Sunday, August 9, 2020

8/1 Tillicum Beach, Oregon

This is one of my favorite places, assuming I can get site #27 where I can get a peek of the ocean and still get a satellite TV signal.  Internet is very weak here, but I managed working late at night when it was a bit stronger and driving into a nearby town once every couple of days.

My favorite site was on the opposite side of the roadway, but if only cars were camped on the other side, I had a view of the ocean.  In any case, I could hear the waves crashing.

 Walking across the road and down just a few feet was the entrance to the beach.  

These are the campers across from me.

View of my roof from the beach.

A few photos of the beach at low tide.

So nice to walk on the hard sand at low tide.

My new beach shoes!  

Must be nice to own one of these homes.

Back to the campground and the windswept trees. 

7/19 Farragut State Park & Boardman Marina Campground

 Yes, I am very late posting this, but better late than never!  

I skipped a lot of things in the past couple of weeks because I was busy driving via freeway through Montana and Idaho.  There were two campgrounds that were memorable, however. One was Farragut SP in northern Idaho and the other was a very nice place in Oregon along the Columbia River. 

 Love these empty roads!

Farragut State Park is in northern Idaho and believe it or not, was a major naval base during WWII.  They even trained submariners here because of the deep lake.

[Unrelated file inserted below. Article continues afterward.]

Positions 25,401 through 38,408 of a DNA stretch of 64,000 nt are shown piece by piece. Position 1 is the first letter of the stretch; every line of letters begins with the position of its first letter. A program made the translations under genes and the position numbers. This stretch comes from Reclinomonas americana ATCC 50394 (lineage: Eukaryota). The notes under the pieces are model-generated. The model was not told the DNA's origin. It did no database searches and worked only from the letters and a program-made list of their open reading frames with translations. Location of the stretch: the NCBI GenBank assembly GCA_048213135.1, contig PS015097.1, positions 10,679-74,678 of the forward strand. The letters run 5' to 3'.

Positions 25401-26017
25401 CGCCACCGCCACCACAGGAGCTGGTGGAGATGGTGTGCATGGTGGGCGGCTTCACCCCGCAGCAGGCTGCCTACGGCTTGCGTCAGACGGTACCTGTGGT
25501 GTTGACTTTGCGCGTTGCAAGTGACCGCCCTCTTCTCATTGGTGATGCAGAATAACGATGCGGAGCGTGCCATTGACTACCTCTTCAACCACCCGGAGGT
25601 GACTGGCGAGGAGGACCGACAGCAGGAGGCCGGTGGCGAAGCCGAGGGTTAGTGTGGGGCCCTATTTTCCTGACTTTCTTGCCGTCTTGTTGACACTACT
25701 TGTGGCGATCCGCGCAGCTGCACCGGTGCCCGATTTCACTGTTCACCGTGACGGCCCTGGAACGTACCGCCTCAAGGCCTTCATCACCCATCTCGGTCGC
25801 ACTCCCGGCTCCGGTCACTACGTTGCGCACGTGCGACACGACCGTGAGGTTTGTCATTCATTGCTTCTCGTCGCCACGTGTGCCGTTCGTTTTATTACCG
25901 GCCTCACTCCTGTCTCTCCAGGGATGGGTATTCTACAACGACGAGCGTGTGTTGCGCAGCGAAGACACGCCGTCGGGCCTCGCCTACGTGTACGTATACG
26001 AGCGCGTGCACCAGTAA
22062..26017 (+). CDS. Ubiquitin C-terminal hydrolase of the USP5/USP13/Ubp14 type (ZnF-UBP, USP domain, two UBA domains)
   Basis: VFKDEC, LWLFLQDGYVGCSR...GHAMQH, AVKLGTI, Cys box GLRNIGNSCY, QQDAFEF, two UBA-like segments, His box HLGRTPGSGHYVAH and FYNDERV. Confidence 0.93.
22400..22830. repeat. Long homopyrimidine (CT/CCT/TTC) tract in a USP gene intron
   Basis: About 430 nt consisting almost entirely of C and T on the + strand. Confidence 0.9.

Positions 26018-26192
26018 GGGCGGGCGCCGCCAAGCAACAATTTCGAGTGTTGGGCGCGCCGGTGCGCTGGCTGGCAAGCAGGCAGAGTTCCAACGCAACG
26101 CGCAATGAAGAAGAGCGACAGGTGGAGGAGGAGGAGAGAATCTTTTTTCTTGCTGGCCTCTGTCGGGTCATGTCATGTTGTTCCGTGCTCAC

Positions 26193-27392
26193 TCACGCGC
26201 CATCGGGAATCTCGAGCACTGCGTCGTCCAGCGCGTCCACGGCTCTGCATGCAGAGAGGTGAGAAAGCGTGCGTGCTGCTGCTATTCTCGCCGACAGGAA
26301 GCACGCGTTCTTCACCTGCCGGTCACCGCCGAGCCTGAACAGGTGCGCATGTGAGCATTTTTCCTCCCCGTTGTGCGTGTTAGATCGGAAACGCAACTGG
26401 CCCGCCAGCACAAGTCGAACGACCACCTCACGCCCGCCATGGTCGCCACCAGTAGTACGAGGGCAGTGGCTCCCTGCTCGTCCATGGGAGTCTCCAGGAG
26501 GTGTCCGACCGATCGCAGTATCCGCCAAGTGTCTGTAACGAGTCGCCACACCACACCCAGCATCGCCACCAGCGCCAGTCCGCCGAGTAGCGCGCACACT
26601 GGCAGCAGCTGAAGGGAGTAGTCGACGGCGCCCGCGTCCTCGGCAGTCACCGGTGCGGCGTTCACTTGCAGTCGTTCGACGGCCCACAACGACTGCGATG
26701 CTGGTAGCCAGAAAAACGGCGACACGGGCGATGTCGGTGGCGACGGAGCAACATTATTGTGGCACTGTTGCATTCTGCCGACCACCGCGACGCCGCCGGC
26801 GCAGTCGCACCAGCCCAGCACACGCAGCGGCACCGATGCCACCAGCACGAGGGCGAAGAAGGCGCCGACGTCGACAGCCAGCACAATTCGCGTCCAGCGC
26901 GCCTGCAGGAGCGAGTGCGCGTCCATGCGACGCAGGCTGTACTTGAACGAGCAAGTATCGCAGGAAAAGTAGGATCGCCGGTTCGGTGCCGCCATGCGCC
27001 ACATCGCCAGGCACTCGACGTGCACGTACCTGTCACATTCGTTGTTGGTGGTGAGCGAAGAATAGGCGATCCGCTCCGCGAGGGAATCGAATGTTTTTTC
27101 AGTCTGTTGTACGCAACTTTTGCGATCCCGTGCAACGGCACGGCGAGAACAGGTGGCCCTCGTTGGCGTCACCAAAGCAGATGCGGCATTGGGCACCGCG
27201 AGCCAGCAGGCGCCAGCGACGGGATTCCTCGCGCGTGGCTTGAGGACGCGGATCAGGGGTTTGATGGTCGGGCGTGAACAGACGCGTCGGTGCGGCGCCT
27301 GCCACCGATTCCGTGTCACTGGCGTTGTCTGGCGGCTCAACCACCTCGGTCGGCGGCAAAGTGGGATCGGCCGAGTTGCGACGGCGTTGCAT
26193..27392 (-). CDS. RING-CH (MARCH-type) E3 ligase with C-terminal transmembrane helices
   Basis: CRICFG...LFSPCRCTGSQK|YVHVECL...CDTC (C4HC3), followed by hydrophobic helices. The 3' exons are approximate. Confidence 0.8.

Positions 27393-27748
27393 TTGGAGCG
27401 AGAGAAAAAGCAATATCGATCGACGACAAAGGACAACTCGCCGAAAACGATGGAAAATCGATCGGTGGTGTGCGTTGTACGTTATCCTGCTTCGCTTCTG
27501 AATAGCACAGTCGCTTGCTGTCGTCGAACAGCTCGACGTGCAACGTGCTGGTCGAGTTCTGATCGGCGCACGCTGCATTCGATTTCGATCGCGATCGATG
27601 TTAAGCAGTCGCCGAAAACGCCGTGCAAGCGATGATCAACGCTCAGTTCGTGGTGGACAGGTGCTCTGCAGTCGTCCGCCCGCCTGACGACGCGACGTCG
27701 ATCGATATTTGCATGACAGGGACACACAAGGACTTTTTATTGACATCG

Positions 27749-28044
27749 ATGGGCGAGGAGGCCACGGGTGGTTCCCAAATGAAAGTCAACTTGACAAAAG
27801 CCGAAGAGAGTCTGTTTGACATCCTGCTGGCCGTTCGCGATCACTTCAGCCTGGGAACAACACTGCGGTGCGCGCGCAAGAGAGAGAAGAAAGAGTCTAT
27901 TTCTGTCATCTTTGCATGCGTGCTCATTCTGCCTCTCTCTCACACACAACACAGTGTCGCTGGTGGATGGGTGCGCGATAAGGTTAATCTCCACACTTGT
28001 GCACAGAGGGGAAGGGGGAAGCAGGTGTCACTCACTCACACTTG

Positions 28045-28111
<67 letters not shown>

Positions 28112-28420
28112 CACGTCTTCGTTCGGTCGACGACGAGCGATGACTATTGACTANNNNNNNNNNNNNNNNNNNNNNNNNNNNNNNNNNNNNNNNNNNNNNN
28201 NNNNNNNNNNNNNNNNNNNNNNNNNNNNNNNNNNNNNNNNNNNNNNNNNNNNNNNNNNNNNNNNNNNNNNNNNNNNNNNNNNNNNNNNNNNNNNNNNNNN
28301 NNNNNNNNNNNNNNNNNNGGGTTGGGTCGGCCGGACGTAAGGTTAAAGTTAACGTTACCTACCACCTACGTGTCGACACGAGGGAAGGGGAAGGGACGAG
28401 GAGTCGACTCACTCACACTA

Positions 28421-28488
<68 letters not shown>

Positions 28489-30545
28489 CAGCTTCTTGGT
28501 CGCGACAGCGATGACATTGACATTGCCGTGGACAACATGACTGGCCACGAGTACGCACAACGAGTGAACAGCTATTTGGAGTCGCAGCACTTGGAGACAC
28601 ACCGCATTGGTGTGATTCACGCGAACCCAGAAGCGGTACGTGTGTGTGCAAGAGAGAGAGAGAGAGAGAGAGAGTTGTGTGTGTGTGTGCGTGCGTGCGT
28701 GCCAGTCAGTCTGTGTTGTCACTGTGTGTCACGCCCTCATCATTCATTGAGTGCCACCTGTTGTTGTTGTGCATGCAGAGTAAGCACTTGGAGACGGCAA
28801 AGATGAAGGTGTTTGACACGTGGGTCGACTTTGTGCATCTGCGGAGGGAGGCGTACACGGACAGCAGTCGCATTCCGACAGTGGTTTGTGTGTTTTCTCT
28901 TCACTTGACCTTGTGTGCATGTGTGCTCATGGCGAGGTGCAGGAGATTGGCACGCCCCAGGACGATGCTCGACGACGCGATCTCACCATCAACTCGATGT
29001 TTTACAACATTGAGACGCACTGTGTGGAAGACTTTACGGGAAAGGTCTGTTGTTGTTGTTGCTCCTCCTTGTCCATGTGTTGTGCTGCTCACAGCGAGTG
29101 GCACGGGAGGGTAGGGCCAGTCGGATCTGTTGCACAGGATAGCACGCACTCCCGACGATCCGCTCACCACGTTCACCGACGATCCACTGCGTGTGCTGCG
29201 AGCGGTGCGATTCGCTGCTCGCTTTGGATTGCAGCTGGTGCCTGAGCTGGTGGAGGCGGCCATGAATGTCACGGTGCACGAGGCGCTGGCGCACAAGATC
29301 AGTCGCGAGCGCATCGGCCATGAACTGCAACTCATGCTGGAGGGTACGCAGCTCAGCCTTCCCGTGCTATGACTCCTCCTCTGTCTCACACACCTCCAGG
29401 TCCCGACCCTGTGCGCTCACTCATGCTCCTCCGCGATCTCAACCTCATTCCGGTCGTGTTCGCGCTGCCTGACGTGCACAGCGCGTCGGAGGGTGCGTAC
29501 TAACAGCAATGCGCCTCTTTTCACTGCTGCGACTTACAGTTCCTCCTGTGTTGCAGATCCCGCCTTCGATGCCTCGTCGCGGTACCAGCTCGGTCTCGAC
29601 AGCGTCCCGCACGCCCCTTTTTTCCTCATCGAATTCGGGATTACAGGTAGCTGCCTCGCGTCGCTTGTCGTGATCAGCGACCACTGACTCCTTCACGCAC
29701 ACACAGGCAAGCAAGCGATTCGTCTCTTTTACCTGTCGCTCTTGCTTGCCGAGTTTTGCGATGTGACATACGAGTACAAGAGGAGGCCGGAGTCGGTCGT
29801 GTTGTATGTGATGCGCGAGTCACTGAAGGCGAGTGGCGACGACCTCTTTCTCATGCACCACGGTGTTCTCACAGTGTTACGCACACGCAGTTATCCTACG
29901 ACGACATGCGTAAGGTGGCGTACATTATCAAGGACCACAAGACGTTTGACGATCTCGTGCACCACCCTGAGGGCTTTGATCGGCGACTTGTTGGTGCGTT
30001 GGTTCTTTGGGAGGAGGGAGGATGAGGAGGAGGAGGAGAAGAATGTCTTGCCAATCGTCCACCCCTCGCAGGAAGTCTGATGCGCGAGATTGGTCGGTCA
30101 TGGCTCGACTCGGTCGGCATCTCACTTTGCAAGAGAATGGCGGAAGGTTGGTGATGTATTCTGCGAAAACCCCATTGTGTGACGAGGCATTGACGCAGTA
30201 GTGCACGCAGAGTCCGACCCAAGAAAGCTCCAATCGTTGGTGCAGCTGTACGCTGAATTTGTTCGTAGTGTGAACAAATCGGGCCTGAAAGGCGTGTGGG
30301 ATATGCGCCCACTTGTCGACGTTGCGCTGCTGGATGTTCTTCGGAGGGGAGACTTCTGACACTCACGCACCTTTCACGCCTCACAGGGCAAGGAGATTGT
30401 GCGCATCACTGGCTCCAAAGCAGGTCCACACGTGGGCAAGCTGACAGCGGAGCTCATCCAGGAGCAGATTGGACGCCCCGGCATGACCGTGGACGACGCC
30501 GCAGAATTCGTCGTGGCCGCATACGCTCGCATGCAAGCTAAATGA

Campground was very nice with big trees, but tricky to get into some of the sites.  I had to maneuver past several really big trees and avoid some park service boulders.
The old naval brig is now a museum of the naval base as it was during the war.
Hard to believe there were 20,000 naval personnel stationed here at one point. This is a map of the barracks and facilities.
An operating table.
And some fancy rope work.

This is the Columbia River where the Boardman Marina Park was located.  Looking west along the river.

Looking across the river at a barge being towed upstream.
Next stop was Bend, Oregon, but I was there only very briefly and did not take any photos, but the drive west along the Columbia River is always pretty.
Not sure what volcanic mountain this is. 
The route took a dive south and then west again, approaching Bend from the east.  And nearing Bend, there was this roadside park with a map of the mountains in the distance.